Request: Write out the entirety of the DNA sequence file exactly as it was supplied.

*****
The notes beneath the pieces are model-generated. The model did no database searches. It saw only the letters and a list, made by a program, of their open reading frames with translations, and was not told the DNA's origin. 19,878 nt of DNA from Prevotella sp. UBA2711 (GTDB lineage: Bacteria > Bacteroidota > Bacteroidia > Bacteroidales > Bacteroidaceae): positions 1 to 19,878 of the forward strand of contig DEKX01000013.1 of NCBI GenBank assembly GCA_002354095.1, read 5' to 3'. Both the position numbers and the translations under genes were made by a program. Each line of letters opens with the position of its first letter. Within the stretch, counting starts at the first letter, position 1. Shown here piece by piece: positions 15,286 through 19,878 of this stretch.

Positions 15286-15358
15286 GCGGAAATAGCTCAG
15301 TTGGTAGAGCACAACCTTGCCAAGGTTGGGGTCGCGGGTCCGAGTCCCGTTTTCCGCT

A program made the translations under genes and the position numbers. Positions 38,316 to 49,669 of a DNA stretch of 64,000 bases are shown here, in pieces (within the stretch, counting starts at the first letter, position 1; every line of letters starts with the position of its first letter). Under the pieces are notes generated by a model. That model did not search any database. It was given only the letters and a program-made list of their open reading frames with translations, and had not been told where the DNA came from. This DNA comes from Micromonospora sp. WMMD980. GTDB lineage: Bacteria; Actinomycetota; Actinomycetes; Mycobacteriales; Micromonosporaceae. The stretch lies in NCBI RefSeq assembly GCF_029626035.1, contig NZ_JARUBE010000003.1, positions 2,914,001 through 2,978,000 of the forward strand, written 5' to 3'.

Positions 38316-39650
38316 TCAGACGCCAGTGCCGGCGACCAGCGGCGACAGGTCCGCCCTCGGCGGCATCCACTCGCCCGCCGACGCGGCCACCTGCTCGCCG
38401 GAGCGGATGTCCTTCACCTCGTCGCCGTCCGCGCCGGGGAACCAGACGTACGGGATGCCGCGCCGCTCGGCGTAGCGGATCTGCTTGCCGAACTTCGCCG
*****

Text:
The notes beneath the pieces are model-generated. The model did no database searches. It saw only the letters and a list, made by a program, of their open reading frames with translations, and was not told the DNA's origin. 19,878 nt of DNA from Prevotella sp. UBA2711 (GTDB lineage: Bacteria > Bacteroidota > Bacteroidia > Bacteroidales > Bacteroidaceae): positions 1 to 19,878 of the forward strand of contig DEKX01000013.1 of NCBI GenBank assembly GCA_002354095.1, read 5' to 3'. Both the position numbers and the translations under genes were made by a program. Each line of letters opens with the position of its first letter. Within the stretch, counting starts at the first letter, position 1. Shown here piece by piece: positions 15,286 through 19,878 of this stretch.

Positions 15286-15358
15286 GCGGAAATAGCTCAG
15301 TTGGTAGAGCACAACCTTGCCAAGGTTGGGGTCGCGGGTCCGAGTCCCGTTTTCCGCT

A program made the translations under genes and the position numbers. Positions 38,316 to 49,669 of a DNA stretch of 64,000 bases are shown here, in pieces (within the stretch, counting starts at the first letter, position 1; every line of letters starts with the position of its first letter). Under the pieces are notes generated by a model. That model did not search any database. It was given only the letters and a program-made list of their open reading frames with translations, and had not been told where the DNA came from. This DNA comes from Micromonospora sp. WMMD980. GTDB lineage: Bacteria; Actinomycetota; Actinomycetes; Mycobacteriales; Micromonosporaceae. The stretch lies in NCBI RefSeq assembly GCF_029626035.1, contig NZ_JARUBE010000003.1, positions 2,914,001 through 2,978,000 of the forward strand, written 5' to 3'.

Positions 38316-39650
38316 TCAGACGCCAGTGCCGGCGACCAGCGGCGACAGGTCCGCCCTCGGCGGCATCCACTCGCCCGCCGACGCGGCCACCTGCTCGCCG
38401 GAGCGGATGTCCTTCACCTCGTCGCCGTCCGCGCCGGGGAACCAGACGTACGGGATGCCGCGCCGCTCGGCGTAGCGGATCTGCTTGCCGAACTTCGCCG